An AI-generated illustration to represent artificial intelligence

For many of us in the community, the recent release of OpenAI’s artificial intelligence model, ChatGPT, has had a profound impact. Engaging with this too-good-to-be-true AI chatbot often feels more like science fiction than reality. If you haven’t already tried it, you should. Entering an essay prompt like “Compare American and Canadian electoral systems in 1,000 words” or a coding challenge “Write Python code to print the first 20 prime numbers in reverse order” into the chat will instantly generate responses that are surprisingly good.

(You can also ask AI to create images such as the one in this article, which is fully AI-generated!)

Even if you have been following the rise of AI and paying attention to all of the places it has already cropped up in our lives (movie recommendations, facial recognition, auto completion, etc.) this latest breakthrough feels more monumental than incremental. Even the late ’90s rise of the World Wide Web and Google seem comparatively pedestrian in scale. The level of disruption that AI portends is unprecedented in our lifetimes. 

And as a result, teaching and learning are sure to change. How do we adapt to make sure our students are equipped with the right tools and skills when they graduate?

Some school districts are trying to limit access to these tools by blocking websites and banning devices. There is considerable fear that students will use them to cheat on assignments and skip out on learning. 

However, AI will not go away. These tools will proliferate (other companies like Google and Tesla are busy working on their own AIs to compete for our attention) and will be embedded in more of our daily experience. Attempting to contain their use will be nearly impossible.

We must learn to make purposeful use of AI in our teaching and learning. While there are certain to be challenges ahead as we shift, there are also boundless opportunities – for learners especially. Our teachers have been experimenting with different approaches and carrying on thoughtful conversations as we begin to tackle this challenge.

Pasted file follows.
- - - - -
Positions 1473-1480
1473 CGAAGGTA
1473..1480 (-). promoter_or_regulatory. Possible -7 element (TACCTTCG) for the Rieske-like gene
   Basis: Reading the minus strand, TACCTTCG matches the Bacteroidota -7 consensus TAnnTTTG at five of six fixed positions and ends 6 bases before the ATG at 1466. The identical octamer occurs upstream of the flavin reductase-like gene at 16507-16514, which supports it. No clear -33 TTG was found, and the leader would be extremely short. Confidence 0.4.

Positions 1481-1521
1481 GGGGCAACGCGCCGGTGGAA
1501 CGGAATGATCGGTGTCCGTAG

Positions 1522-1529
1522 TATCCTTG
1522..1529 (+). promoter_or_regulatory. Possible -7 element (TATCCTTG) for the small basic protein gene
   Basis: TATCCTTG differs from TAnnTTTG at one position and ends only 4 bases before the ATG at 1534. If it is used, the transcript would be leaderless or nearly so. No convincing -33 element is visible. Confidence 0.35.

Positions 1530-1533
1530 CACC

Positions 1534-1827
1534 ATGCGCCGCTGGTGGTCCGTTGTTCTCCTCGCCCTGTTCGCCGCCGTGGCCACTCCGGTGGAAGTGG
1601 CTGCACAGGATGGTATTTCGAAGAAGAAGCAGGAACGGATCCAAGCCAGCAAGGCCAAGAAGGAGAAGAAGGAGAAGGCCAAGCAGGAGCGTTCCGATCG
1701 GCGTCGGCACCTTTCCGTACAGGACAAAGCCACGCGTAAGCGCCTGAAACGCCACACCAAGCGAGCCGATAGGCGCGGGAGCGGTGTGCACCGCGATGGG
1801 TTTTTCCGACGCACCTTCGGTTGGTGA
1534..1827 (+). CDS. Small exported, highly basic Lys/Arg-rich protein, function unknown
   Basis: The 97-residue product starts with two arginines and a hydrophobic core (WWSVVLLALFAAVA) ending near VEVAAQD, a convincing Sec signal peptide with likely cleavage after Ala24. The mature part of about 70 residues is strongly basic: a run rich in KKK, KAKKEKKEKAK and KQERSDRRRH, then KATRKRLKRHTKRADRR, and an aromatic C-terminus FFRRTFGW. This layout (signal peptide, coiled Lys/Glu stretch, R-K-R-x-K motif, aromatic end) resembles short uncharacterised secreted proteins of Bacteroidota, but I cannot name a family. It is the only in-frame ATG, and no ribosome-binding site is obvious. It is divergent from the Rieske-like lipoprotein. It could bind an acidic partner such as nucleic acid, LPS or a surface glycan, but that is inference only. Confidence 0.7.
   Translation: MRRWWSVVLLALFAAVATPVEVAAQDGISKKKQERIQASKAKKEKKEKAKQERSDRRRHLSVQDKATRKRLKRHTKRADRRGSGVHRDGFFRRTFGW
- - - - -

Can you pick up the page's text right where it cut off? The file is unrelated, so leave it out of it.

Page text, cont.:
The opportunities for motivated learners using AI are clear. Students can ask all kinds of probing questions to delve deeper into any topic of their choice. This tool will be expert on nearly everything, have limitless stamina and 24-hour availability. Students wishing to binge-learn quantum mechanics on a long weekend can ask an AI tool to teach the subject to them at a level they understand – and instantly ask clarifying questions when they get stuck.

The real fact that students can use these tools as a crutch or an excuse not to learn is challenge for educators. Motivating students to discover their passions and lead their own learning will continue to be a critical goal for our teachers. Our most successful teachers will model that curiosity and use these tools to enhance their own learning journey. 

We also need to be asking tough questions about many of the concepts and skills we teach students. In a world where AI is already at all of our fingertips (and within the next few years will likely be standard on all of our phones), which skills and understandings have the most value? SMUS is well-positioned to continue leading changes and refinement in our curriculum as we work to stay ahead of the curve.

As we navigate this changing education landscape, we can count on certain core strengths that this community brings. We are a supportive community that is intentional and dedicated to the social and character development of our students. Our wide variety of passionate teachers, and experiential and extracurricular opportunities provide students with multiple launch points to discover their passions. I am grateful that we have these strengths to anchor us as we navigate whatever lies ahead as we continue to prepare students for life.